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Don't Settle for Feeling 'Flat'

By Mike Jacquart

One of the reasons why people, men especially, are reluctant to seek help for a mental health concern is due to a lack of understanding. "How do you feel?" "Are you depressed?" This can be confusing for many men, who often aren't that in touch with their emotions.

Besides, just what is "feeling depressed" anyway? On many more occasions in my life, depression reared its ugly head in ways that had little, if anything, to do with sorrow or unhappiness.

This may be referred to as "flat" feelings, in other words, I was not really feeling anything! I just felt numb inside. I lacked energy, direction, and motivation. Let me provide an example.

In a previous job, I would often see coworkers laughing or joking while I didn't even crack a smile. Was this just "me"? Maybe, especially since we men are often raised to not show our emotions. Perhaps I just didn't find the joke funny. That happens. But in my case, I not only didn't laugh, I was reluctant to even smile. I simply did not want to be around other people stopping by our cubicle, especially since it occurred A LOT.

Why is this important? As I explained in my book, Climbing out of Darkness: A Personal Journey into Mental Wellness (with Marina London LCSW), mental health has a tremendous impact on everyday life, and that includes work. As Marina explains, "When you are depressed, everything is an effort." (italics mine) "That includes socializing."

Socializing was a BIG part of the work culture at this particular employer, so not being very sociable was a strike against me in terms of fitting in. So, you see, "depression" and "mental health" can have A LOT to do with day-to-day functioning. Since a condition like undiagnosed depression can affect work, a vital part of many men's lives, therapists are increasingly understanding that new, innovative methods that better tie in areas like work and life habits are needed to reach men.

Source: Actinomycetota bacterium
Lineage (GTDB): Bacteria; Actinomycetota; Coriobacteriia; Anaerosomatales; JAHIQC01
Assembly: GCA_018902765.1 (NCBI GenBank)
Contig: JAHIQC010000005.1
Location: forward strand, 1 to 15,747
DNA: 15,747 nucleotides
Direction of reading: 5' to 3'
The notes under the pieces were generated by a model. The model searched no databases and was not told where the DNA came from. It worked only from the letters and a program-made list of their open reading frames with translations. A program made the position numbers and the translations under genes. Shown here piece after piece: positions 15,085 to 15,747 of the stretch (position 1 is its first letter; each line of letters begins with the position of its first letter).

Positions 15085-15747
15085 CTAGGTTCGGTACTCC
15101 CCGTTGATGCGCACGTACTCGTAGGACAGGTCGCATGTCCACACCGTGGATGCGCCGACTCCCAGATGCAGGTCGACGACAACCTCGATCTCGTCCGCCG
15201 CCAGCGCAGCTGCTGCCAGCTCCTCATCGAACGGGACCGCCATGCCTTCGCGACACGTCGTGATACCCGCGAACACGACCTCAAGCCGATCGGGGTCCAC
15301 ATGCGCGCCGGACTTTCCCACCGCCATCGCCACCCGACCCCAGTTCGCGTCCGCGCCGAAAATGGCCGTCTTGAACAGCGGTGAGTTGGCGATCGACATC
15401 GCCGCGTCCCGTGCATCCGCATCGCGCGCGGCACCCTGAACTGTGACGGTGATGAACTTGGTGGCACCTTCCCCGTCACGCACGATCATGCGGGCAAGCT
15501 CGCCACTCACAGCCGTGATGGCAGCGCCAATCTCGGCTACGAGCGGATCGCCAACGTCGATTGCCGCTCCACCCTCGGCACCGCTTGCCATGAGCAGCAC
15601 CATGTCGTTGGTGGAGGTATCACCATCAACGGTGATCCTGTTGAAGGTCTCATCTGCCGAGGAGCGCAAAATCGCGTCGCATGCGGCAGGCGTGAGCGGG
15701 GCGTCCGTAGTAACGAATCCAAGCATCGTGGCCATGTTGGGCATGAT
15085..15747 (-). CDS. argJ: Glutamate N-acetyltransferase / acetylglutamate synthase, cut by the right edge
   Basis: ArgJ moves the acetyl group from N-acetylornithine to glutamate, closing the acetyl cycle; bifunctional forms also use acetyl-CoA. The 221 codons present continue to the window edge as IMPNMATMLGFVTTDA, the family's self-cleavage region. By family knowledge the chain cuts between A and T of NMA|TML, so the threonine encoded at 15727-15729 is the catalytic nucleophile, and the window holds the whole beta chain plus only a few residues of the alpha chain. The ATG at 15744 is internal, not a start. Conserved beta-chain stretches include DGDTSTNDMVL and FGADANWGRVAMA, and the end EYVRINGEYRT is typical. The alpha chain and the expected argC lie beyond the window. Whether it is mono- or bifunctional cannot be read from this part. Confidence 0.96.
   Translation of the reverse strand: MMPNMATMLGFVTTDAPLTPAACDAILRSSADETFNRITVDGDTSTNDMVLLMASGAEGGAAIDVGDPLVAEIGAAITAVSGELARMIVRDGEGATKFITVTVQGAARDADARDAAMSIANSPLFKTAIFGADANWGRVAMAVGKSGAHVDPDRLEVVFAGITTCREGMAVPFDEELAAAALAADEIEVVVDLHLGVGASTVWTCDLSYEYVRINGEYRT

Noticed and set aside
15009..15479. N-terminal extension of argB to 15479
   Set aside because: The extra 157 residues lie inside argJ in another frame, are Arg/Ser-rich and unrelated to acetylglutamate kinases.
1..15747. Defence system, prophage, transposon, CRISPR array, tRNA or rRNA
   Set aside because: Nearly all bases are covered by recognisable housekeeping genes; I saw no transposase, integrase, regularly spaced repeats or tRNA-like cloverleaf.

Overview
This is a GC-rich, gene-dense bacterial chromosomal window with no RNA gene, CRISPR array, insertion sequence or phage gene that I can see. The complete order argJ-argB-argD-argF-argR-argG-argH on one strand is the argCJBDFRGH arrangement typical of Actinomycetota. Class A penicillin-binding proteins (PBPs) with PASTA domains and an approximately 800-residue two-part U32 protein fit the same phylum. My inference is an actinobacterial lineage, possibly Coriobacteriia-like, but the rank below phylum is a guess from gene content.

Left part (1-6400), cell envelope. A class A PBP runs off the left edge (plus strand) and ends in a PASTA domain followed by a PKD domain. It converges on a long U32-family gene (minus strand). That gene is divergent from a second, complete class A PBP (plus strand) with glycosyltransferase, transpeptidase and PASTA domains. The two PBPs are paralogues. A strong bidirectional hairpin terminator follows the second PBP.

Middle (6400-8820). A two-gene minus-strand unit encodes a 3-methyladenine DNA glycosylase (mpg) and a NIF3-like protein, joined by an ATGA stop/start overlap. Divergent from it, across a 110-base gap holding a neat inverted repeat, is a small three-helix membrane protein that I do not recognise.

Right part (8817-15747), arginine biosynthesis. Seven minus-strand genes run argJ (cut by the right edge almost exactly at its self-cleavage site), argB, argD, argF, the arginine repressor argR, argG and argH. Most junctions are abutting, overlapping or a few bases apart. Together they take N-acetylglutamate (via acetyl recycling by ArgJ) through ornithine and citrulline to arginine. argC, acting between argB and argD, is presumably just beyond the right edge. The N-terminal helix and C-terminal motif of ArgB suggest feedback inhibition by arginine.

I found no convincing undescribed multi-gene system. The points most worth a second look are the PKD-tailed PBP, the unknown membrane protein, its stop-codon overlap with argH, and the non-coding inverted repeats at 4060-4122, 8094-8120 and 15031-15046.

One such approach involves connecting the dots: physical symptoms (changes in energy, sleep patterns, motivation, appetite) with emotional issues. (Notice: I mentioned energy and motivation earlier.)

At the time, I had not been diagnosed, I just knew that I struggled to fit in. In addition, my energy level was often so low that I could barely make it through the day without additional caffeine in the afternoon. In fact, my lack of energy and motivation were actually bigger problems on the job than not talking or joking very much. And in other cases, an individual might find these areas more troubling at home than at work, but they still greatly affect everyday life! Remember, a person can be suffering from depression without looking depressed.

Can you see how being asked questions like, "How motivated are you at work?" or, "Would you describe yourself as high or low energy and why?" could be more effective than being asked, "Are you depressed?"

Marina points out that the Beck Depression inventory is a self-scoring tool that will let people know in a matter of 10 minutes whether they are suffering from depression, as opposed to feeling the occasional blues we all experience. Check out:

What about you? What methods have boosted your energy level or motivation at work or home? What is keeping you from enjoying life more? Don't wait YEARS to learn why you're unhappy like I did!

Climbing Out of Darkness: A Personal Journey into Mental Wellness (with Marina London LCSW) can be found at

If you would like a personalized, signed copy, email me at

Check out this podcast, in which I described my book and mental health concerns with Fresh Hope founder Brad Hoefs.

Watch for additional blog posts and podcasts about mental health for men by Fresh Hope for Mental Health as well as an upcoming "Headspace for the Workplace" podcast next month with Sally Spencer-Thomas.

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